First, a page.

Godiva is closing all 128 of its stores in North America

Luxury chocolatier Godiva is getting out of the brick and mortar business.

Godiva, the nearly 100-year-old luxury chocolatier, is closing or selling all of it’s brick-and-mortar stores in North America as part of its strategy to boost global online sales.

On Monday, Jan. 25, the company said in a statement, It wants to reach more consumers in North America by growing its online presence, as internet sales begin to overtake in-person purchases.

Godiva also cited the COVID-19 pandemic as one factor contributing to declining sales at its 128 brick-and-mortar stores in the U.S.

“In response to these market dynamics, Godiva will exit its 128 brick & mortar locations in North America, partially through sales and partially through closures, by the end of the first quarter in 2021,” the company said in a statement.

Godiva will keep its overseas stores across Europe, the Middle East and China open.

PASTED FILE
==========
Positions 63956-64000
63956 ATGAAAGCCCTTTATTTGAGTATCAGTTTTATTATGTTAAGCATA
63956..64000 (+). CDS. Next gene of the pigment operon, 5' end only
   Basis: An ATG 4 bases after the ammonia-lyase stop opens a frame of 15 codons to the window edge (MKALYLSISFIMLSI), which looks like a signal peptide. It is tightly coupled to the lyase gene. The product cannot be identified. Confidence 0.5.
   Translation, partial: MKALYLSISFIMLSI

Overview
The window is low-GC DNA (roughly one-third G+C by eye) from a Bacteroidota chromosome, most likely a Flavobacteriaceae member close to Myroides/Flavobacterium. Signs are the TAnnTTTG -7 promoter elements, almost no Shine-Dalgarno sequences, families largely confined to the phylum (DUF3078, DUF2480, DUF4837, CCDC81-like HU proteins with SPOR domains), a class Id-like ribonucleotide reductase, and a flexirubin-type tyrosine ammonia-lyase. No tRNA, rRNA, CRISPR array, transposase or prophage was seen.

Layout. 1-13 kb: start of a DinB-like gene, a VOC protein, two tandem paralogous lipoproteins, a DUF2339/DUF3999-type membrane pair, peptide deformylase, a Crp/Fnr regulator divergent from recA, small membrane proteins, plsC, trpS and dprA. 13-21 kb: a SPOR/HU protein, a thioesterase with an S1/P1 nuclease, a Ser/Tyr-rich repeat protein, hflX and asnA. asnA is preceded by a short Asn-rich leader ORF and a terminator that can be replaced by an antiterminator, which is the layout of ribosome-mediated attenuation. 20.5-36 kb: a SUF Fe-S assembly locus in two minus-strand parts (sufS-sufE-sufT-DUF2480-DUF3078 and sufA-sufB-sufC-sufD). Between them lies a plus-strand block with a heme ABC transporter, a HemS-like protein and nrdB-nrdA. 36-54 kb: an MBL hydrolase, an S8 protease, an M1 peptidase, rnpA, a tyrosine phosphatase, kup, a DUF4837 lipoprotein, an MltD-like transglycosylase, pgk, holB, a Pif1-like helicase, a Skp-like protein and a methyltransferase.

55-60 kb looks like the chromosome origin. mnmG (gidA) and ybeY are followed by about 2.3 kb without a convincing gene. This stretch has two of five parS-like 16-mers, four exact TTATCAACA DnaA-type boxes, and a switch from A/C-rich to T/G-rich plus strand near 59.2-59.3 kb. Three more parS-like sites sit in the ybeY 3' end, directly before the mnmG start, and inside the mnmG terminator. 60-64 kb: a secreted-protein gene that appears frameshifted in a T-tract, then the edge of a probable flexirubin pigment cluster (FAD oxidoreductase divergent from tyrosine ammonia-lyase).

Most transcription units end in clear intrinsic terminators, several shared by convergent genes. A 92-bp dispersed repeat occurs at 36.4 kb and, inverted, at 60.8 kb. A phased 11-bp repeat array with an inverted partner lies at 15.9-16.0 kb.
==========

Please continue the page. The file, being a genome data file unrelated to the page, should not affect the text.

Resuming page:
It’s unclear how many workers will be laid off as a result of the store closures. Godiva, which is privately held, said it will not disclose these details.

Godiva CEO Nurtac Afridi said, “the decision was difficult because of the care we have for our dedicated and hard-working chocolatiers who will be impacted.”

Less than two years ago, Godiva was planning a massive expansion by getting into the cafe business. The chocolatier opened its first cafe in the United States in New York City in April 2019 and announced that it planned on opening 10 more cafes in New York and more than 400 across the United States. It was part of a plan to open 2,000 new cafes around the world.

But that plan never came to fruition. Godiva relied heavily on mall traffic, which has been plummeting even before the pandemic. The chocolatier’s sales are largely driven by online purchases and purchases through Godiva’s grocery, club and retail partners.

This change comes during a time when Covid has hit dozens of underperforming businesses. The retail apocalypse, in particular, has come for restaurants, mall stores, businesses that rely on impulse shopping, and luxury retailers.

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Written by William Davis


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